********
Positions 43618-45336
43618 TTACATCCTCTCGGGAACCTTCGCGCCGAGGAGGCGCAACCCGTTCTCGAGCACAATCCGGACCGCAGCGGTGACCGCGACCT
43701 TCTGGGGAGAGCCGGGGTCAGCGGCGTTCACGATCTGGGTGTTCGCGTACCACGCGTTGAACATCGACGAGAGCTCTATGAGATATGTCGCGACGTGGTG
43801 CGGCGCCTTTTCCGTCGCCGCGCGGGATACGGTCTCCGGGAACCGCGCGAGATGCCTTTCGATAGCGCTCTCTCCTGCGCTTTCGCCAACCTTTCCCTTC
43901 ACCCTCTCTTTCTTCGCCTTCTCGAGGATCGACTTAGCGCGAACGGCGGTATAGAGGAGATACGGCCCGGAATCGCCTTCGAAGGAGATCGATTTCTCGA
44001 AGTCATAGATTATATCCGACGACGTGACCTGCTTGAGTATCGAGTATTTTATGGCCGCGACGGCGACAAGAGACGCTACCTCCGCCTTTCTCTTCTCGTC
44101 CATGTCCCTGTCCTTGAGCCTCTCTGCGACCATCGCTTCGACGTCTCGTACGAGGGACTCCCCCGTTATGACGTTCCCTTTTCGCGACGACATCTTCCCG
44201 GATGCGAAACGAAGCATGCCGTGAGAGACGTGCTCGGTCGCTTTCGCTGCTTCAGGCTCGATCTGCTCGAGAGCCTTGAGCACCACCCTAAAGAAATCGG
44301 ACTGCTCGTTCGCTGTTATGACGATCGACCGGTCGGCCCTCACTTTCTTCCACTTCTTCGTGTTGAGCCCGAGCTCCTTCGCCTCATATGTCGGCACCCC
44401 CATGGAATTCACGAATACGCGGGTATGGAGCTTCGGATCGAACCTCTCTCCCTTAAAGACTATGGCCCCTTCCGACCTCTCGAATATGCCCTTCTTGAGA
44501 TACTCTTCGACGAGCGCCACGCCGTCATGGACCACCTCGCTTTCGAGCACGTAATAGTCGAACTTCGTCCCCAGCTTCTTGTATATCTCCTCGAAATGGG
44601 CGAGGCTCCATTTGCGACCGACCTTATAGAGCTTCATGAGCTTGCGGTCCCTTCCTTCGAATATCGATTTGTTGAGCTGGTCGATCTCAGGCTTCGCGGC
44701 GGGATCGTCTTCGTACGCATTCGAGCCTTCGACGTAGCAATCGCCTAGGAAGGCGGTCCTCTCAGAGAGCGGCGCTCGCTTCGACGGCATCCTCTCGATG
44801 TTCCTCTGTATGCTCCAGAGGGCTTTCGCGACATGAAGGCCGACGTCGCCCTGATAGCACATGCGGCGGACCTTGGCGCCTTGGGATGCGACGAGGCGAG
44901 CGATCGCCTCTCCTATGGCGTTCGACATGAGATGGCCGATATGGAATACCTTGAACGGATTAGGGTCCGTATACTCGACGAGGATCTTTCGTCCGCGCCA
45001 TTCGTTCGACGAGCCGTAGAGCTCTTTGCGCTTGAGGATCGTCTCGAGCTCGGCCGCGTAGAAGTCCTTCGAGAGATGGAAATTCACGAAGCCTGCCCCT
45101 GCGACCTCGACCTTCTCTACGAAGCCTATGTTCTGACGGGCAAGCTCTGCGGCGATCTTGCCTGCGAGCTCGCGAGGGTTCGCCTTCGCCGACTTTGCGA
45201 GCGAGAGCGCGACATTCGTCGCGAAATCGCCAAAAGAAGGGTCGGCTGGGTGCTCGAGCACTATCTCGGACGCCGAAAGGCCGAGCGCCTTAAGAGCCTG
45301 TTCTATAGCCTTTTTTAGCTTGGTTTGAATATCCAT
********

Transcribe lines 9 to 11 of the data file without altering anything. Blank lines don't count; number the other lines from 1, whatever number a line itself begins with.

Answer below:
44301 ACTGCTCGTTCGCTGTTATGACGATCGACCGGTCGGCCCTCACTTTCTTCCACTTCTTCGTGTTGAGCCCGAGCTCCTTCGCCTCATATGTCGGCACCCC
44401 CATGGAATTCACGAATACGCGGGTATGGAGCTTCGGATCGAACCTCTCTCCCTTAAAGACTATGGCCCCTTCCGACCTCTCGAATATGCCCTTCTTGAGA
44501 TACTCTTCGACGAGCGCCACGCCGTCATGGACCACCTCGCTTTCGAGCACGTAATAGTCGAACTTCGTCCCCAGCTTCTTGTATATCTCCTCGAAATGGG